Subject: Re: [boost] [smart_ptr] Is there any interest in unique_ptr with type erased deleter?
From: Richard Hodges (hodges.r_at_[hidden])
Date: 2017-03-21 15:39:39
> Carrying around a fat deleter in every pointer instance is what I
consider a no-go.
Nevertheless, there are many scenarios where it would be important. And in
keeping with the well-understood interfaces of shared_ptr and unique_ptr, I
strongly suggest it would be demanded by the community.
By all means have a specialisation of the deleter's implementation for this
case - it's a useful optimisation.
Some scenarios where you'd want a "fat" deleter:
1. you need to return objects to a pool
2. you need to release a semaphore
3. you need to post a notification on a message queue
4. deletion is necessarily constrained by accessing a mutex.
5. the deleter isn't actually fat - it's a stateless class such as
I still agree that a type-erased-deleter-unique_ptr is useful. One that
could only accept a function pointer as the deleter would be surprising to
anyone who has had contact with unique_ptr or shared_ptr. I could not
support this constraint.
On 21 March 2017 at 16:00, Andrey Semashev via Boost <boost_at_[hidden]>
> On 03/21/17 17:53, Richard Hodges via Boost wrote:
>> A poly_deleter really should not hold just a function pointer as a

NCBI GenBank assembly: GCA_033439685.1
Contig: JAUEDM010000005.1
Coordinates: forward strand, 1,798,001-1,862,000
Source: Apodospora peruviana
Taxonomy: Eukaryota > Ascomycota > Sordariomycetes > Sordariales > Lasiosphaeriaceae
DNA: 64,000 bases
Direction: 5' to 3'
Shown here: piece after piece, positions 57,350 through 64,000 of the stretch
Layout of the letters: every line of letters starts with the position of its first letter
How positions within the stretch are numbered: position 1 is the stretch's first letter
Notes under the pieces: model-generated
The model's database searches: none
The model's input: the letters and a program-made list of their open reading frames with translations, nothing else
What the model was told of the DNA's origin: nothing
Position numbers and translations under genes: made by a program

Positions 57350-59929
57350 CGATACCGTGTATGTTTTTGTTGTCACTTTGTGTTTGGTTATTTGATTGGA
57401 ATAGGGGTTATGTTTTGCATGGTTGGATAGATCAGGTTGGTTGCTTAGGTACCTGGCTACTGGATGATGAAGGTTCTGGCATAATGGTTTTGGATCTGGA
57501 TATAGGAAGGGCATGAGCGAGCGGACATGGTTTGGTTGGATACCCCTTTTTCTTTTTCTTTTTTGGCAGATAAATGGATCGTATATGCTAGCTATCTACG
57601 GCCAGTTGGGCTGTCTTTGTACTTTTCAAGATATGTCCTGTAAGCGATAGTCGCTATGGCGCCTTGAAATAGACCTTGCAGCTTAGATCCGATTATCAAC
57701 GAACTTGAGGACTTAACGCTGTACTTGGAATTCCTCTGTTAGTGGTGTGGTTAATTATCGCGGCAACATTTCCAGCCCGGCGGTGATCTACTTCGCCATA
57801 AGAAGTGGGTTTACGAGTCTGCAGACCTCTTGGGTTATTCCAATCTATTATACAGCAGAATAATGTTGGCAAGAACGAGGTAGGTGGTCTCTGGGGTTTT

>> The custom deleter may be any function, containing any amount of state (it
>> could for example be returning resources to a memory pool, or managing a
>> fixing the deleter type at `void (*)(void*)` is a no-go. It's not useful.
> If you want something more generic then just use std::function as a
> deleter. It's been mentioned earlier in the thread.
> Personally though, I don't remember needing anything more elaborate than a
> `void (*)(void*)` function or similar. Probably because if I need something
> more advanced, I'll likely choose a virtual destructor or shared_ptr or
> intrusive_ptr. Carrying around a fat deleter in every pointer instance is
> what I consider a no-go.
> Unsubscribe & other changes: http://lists.boost.org/mailman
Boost list run by bdawes at acm.org, gregod at cs.rpi.edu, cpdaniel at pacbell.net, john at johnmaddock.co.uk